This urgent and eye-opening book makes the case that protecting humanity's future is the central challenge of our time.
If all goes well, human history is just beginning. Our species could survive for billions of years - enough time to end disease, poverty, and injustice, and to flourish in ways unimaginable today. But this vast future is at risk. With the advent of nuclear weapons, humanity entered a new age, where we face existential catastrophes - those from which we could never come back. Since then, these dangers have only multiplied, from climate change to engineered pathogens and artificial intelligence. If we do not act fast to reach a place of safety, it will soon be too late.
Drawing on over a decade of research, The Precipice explores the cutting-edge science behind the risks we face. It puts them in the context of the greater story of humanity: showing how ending these risks is among the most pressing moral issues of our time. And it points the way forward, to the actions and strategies that can safeguard humanity.
An Oxford philosopher committed to putting ideas into action, Toby Ord has advised the US National Intelligence Council, the UK Prime Minister's Office, and the World Bank on the biggest questions facing humanity. In The Precipice, he offers a startling reassessment of human history, the future we are failing to protect, and the steps we must take to ensure that our generation is not the last.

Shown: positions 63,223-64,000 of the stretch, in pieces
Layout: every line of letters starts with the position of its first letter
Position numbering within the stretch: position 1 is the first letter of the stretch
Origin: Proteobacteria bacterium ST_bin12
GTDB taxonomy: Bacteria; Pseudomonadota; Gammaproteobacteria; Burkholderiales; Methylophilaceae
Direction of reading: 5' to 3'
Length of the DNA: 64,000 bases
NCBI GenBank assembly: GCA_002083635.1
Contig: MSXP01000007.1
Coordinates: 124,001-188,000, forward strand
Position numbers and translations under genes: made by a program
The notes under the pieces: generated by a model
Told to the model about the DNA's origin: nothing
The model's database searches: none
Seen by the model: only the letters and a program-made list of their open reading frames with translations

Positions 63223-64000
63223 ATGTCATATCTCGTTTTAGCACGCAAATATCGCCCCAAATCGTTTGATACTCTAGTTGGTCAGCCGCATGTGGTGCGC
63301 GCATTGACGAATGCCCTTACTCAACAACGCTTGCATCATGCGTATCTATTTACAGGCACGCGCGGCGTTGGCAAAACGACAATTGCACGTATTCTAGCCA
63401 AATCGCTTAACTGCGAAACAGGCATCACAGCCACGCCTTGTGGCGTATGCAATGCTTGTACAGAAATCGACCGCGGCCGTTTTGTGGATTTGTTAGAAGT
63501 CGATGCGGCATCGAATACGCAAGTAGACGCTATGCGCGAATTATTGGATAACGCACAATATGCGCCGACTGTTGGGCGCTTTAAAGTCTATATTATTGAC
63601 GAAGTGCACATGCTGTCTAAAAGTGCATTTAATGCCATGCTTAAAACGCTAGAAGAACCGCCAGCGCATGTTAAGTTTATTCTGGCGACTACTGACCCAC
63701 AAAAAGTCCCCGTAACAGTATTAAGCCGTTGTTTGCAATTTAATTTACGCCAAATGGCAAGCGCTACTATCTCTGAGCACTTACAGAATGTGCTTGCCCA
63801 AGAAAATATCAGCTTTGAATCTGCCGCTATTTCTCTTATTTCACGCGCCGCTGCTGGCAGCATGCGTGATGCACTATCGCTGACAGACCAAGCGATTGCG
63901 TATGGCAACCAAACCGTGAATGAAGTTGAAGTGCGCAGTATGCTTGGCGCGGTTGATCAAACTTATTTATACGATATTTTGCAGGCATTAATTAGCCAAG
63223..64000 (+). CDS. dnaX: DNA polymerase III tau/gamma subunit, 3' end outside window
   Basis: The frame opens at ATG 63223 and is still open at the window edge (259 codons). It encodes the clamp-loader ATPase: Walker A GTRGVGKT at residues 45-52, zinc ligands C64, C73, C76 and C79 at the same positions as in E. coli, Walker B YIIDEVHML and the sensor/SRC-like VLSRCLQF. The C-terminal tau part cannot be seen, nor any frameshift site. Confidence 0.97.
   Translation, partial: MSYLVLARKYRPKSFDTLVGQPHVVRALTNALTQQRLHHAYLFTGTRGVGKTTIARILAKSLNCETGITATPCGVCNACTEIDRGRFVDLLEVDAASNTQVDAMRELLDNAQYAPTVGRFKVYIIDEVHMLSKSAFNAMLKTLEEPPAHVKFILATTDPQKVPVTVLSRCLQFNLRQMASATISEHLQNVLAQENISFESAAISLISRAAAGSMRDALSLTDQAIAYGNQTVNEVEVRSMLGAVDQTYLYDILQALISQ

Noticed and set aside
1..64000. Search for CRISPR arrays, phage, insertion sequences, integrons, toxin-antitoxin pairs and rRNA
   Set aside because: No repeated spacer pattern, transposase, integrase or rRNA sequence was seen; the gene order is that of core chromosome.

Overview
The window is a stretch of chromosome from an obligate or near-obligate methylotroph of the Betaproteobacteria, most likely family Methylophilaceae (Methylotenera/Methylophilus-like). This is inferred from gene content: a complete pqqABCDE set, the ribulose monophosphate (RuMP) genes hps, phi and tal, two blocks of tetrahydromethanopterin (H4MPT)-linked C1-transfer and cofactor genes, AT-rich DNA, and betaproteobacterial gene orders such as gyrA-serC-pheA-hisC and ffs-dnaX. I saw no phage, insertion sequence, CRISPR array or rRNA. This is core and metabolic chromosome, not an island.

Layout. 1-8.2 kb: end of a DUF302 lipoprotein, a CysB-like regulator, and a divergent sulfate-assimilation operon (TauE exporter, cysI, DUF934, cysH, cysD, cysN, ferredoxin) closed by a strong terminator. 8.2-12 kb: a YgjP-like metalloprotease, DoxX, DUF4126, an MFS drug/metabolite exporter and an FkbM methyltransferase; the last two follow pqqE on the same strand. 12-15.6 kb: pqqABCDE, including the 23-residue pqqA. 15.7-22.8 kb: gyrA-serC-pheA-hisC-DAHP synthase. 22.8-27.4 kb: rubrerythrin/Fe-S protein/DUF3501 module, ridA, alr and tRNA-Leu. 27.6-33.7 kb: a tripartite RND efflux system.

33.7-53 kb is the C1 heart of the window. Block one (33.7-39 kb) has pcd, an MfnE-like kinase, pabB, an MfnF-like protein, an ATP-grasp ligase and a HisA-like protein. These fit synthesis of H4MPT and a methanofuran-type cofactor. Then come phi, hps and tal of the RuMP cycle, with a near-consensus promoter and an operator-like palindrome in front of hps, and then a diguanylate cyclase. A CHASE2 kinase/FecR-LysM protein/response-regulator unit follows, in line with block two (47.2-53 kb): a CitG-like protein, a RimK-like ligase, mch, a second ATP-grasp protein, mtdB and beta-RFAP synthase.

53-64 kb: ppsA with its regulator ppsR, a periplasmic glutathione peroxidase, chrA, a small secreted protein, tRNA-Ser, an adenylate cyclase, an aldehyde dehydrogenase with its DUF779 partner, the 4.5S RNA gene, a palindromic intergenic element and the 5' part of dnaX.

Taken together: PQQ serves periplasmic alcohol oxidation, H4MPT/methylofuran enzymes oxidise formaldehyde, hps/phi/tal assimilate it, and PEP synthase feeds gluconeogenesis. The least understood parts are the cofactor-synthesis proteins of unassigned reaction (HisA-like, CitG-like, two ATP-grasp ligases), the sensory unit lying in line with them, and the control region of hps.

What others are saying:
“A powerfully argued book that alerts us to what is perhaps the most important — and yet also most neglected — problem we will ever face” - Peter Singer
“a book that seems made for the present moment … readers may find the sections that argue for why humanity deserves saving, and why we’re equipped to face the challenges, even more arresting than the array of potential cataclysms” — NEW YORKER
"So if we drop the baton, succumbing to an existential catastrophe, we would fail our ancestors in a multitude of ways. We would fail to achieve the dreams they hoped for; we would betray the trust they placed in us, their heirs; and we would fail in any duty we had to pay forward the work they did for us.